WHY URBAN ECOLOGY?
This is an urban world. I mean, since 2008, more than half of all people have lived in cities – and by 2050 – we expect that proportion to reach some 70 %. Of course, urbanisation often benefits human wellbeing, like via improved access to sanitation, potable water, healthcare, education and jobs. It can even help us use resources more efficiently and preserve more intact habitat for biodiversity, if it’s done right. But more often, it has negative environmental impacts. After all, cities (or activities elsewhere that ultimately support urban demand) generate the bulk of anthropogenic greenhouse-gas emissions. And urbanisation is a major driver of the sixth extinction.
So, doing urban-ecology research aligns well with what drives everything I do – the desire to help solve the environmental crisis. And my agenda asks three separate but related big questions.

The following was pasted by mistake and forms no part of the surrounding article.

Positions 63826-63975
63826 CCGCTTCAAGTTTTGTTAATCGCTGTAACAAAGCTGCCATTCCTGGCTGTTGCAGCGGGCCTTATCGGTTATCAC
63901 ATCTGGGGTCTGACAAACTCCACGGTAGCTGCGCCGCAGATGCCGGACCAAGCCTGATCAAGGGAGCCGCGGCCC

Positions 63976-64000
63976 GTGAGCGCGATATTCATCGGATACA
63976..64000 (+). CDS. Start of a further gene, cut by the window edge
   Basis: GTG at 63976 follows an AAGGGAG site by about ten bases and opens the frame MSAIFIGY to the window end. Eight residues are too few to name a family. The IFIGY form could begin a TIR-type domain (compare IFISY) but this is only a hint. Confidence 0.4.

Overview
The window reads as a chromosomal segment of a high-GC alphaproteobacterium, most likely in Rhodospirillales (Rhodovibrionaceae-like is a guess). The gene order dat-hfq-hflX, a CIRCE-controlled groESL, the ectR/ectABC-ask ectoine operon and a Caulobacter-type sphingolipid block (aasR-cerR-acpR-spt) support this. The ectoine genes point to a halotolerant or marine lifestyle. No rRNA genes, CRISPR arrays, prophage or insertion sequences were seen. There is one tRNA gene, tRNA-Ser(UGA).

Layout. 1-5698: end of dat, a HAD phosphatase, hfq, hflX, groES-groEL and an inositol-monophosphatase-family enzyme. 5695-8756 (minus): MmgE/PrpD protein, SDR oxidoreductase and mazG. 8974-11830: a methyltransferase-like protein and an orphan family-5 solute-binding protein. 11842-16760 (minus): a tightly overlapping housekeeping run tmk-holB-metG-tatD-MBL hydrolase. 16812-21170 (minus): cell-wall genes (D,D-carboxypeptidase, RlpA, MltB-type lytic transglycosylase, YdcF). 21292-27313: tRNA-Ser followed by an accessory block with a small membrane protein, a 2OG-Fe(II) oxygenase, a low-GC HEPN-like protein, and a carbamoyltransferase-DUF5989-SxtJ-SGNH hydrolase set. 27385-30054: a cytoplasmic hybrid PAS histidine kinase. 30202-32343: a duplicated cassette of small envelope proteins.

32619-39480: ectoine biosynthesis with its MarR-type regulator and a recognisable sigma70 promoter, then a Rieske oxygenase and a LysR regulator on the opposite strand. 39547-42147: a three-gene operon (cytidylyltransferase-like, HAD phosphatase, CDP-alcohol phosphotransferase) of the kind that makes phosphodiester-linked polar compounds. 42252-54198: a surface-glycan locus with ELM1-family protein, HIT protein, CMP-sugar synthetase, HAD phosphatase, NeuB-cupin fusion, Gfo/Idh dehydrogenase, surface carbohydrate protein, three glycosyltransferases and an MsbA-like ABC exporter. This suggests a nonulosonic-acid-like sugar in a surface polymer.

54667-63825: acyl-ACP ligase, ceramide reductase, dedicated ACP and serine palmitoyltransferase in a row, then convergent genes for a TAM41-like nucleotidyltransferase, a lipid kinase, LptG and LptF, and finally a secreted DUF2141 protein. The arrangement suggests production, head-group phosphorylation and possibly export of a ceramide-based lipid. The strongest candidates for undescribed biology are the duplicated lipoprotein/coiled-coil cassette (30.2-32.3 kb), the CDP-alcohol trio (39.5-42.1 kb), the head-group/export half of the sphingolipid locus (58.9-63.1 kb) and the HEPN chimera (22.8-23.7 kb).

- What are the biotic impacts of urbanisation?
- How does urbanisation alter human-Nature relationships and conservation behaviours?
- What ecosystem services do urban animals render?
The outputs, combined, can identify strategies to mitigate the effects of urbanisation on biodiversity, identify the human obstacles to conserving it and convince people that doing so is worthwhile. But answering these questions requires considerable interdisciplinarity and often involves collaborating with researchers whose expertise complements mine.